When I started this column last October, I started with a series on Ecclesiastes, Chapter 3. My editor never thought I would get as many columns out of it as I did, but I have to admit getting stuck on one passage. It wasn’t until this week that I really unraveled it for myself.
09 – What does the worker gain from his toil?
10 – I have seen the burden God has laid on men.
11 – He has made everything beautiful in its time. He has also set eternity in the hearts of aaaamen; yet they cannot fathom what God has done from beginning to end.
12 – I know that there is nothing better for men than to be happy and do good while they live.
13 – That everyone may eat and drink, and find satisfaction in all his toil-this is the gift of God.
Usually when ministers get stuck on a passage, they go to a commentary and they tell us what we are supposed to think about the passages. Ministers use commentaries when they want to add to what they are writing – which is where we get the 45 minute sermon – or we use them when they are stuck and don’t want to go out a limb by venturing a guess as to what the passage might mean.
Verse 9 was the one that stuck me. It asks what profit does a worker have in his labors? I get that. The writer is asking what good is work? What do you get out of it? He concludes the chapter by letting us know that we all die. It feels like he maybe telling us that there should be nothing better to define us as human than the pride of our own works and accomplishments.
I guess I get that too – maybe even much better than I would like to get it. It means that if my work doesn’t leave something after I am gone – it isn’t worth much. And since sweat evaporates, then I guess the only part of us left in our work is our spirit.
In a Texas hospital, it was a spirited order that one particular patient issued to the doctors and nurses standing by his bed. “Give this guy some room, ”the patient commanded, vigorously using his IV arm to invite me into the room.
“Come on in, Chaplain,” he begged. “Everyone, I want you to meet the guy that saved my life.” Not the kind of introduction to which I was accustomed. Especially in the presence of, and almost to the exclusion of, of medical staff.
Tom had come onto the cardiac ward the week before. He was between jobs and had no insurance. Ours was a for-profit hospital and this was not the kind of patient for which we usually rolled out the carpet, but I was privileged to work with a team that made no distinction when it came to saving lives.
Tom was a lucky man who had survived a heart attack. Like most men his age, his denial allowed him to drive himself to the emergency room and when I met him, his denial had escalated into a full-blown case.
Immediately after he was admitted, doctors told him that he needed immediate surgery. Tom begin to insist that the doctors let him leave the hospital to make a job interview in which he was sure to be hired – and therefore insured.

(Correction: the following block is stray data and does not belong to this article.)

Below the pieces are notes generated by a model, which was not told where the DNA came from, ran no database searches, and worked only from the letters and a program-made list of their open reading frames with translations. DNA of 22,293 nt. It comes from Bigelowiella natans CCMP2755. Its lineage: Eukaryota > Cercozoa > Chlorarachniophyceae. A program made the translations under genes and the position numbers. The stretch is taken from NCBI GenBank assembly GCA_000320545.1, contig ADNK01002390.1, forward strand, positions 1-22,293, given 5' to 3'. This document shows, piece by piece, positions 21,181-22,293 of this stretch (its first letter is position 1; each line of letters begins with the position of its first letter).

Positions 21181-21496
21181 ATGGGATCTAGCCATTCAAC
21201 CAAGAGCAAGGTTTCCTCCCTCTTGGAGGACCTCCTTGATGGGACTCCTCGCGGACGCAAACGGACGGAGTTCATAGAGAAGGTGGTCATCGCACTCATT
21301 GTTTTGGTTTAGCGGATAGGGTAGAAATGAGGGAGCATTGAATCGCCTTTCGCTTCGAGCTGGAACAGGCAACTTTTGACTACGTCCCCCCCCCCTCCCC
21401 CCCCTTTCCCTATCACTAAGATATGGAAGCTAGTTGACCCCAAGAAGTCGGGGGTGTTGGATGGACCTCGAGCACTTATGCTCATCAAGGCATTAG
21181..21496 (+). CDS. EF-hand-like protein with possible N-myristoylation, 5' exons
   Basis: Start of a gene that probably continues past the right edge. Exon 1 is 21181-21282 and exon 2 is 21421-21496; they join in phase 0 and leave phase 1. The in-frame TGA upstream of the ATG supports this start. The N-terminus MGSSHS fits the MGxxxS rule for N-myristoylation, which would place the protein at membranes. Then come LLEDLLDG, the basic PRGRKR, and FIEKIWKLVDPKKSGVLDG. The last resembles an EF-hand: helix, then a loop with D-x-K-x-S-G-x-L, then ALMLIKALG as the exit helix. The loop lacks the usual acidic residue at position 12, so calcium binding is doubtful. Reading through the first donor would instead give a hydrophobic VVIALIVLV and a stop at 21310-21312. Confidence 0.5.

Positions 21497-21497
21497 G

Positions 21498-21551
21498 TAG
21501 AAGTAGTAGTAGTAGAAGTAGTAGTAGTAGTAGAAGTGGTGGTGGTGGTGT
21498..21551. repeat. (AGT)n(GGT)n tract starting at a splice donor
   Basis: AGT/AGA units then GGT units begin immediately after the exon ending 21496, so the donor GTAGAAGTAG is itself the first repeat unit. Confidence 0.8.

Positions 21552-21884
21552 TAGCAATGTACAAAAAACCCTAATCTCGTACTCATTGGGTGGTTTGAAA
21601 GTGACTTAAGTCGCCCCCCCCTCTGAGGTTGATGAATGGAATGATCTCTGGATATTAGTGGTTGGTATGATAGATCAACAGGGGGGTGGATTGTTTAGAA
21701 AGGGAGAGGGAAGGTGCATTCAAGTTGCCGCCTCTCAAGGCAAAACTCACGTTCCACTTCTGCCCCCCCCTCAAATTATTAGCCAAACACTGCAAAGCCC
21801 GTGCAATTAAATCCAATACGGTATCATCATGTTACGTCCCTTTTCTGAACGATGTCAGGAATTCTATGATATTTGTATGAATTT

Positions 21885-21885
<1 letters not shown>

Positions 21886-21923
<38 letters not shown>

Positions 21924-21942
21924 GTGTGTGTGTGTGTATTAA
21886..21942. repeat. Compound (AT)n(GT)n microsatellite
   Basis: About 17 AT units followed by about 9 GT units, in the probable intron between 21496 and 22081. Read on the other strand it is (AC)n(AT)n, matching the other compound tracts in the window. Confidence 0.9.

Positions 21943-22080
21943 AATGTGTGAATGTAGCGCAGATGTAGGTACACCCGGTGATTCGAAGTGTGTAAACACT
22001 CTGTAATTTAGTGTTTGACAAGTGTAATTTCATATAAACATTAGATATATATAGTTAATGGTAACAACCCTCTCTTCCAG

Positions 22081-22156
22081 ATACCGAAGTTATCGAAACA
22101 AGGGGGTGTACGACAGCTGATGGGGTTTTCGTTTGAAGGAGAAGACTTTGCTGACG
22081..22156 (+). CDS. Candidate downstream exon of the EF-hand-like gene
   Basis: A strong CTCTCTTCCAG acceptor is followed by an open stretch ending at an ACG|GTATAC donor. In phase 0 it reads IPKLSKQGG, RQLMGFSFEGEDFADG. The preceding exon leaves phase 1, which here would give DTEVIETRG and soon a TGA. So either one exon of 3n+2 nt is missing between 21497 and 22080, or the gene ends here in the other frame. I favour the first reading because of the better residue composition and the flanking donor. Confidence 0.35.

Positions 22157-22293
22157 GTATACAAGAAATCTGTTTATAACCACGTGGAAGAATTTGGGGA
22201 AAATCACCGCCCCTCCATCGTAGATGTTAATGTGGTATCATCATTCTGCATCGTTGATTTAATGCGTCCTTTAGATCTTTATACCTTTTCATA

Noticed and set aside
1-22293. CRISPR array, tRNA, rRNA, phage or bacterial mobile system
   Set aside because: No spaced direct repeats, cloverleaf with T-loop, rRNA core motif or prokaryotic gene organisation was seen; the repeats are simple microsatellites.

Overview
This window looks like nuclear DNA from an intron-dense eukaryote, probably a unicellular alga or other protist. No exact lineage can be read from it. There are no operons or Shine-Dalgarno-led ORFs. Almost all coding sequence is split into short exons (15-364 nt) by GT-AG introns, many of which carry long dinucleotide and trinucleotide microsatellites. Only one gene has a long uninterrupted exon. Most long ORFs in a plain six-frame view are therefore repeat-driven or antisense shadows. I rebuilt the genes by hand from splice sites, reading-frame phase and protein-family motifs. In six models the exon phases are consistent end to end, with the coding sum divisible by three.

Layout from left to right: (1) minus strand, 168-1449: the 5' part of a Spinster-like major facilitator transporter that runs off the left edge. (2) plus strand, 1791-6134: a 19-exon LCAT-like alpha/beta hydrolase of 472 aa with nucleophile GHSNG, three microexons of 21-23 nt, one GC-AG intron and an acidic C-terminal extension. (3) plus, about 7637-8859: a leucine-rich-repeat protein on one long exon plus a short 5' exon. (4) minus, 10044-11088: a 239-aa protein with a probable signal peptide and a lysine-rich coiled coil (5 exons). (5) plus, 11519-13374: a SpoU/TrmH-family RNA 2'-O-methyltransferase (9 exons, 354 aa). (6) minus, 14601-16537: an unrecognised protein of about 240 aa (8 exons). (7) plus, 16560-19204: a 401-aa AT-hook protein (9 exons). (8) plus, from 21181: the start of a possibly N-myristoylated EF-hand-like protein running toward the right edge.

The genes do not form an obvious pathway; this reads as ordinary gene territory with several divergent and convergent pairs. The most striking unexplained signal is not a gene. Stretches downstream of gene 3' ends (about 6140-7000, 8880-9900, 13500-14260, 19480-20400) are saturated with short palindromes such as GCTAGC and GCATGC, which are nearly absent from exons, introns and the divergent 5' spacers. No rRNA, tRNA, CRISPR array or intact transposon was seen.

Job interviews are fun, aren’t they? I’ve been told that I interview fairly well. I flew to California last year to interview for jobs. Just seconds before my first interview, I discovered my fly was open. If I had not discovered that little fact in time, it’ would have matted how well I interviewed. So, it also seems to me that if Tom had not discovered this little fact about his need for surgery, it also would not have mattered how well he interviewed.
Anyway, Tom had no intention of owing a hospital and especially no intention of dying before he could get the necessary surgery. Nursing staff asked me to intervene before Tom decided to walk away AMA. (Against Medical Advice.)
Tom and I immediately established a report. His job was installing airport computer systems. Known by my friends as the “techie chaplain,” I found great interest in what he did. I valued his work and talked about what protecting the lives of thousands of passengers must mean.
Over the next few hours, Tom began to revive his own vision on how he fit into this world. Suddenly he became more aware of his responsibility to his part in this world as well as to his family. He decided to stay for the surgery.
A few days after his surgery, I found him in his room with medical staff gathered around him doting on his miraculous recovery. That’s when he began introducing me as the person who saved his life.
At the time, it felt embarrassing, but now, I see he was just trying to reflect back to me the lesson we had both discovered that day – our work had rewards. We both fit into a larger picture of what God was trying to do in our world.
The Ecclesiastes passage compares our works with the way God works. Everything God creates becomes beautiful in its own time. The writer asks the question how can we know what good will come out of work after we die? It seems as though he is saying only God can know. Sometimes, we are blessed with a small peek at the good things our work has brought, but much of the time we won’t know.
It may have to simply be good enough to understand that he has put eternity in our hearts. That means that we have the ability to know that our works can live beyond the finite line that we draw for our lives and it can encircle a larger more infinite universe and return to bless the lives of the many.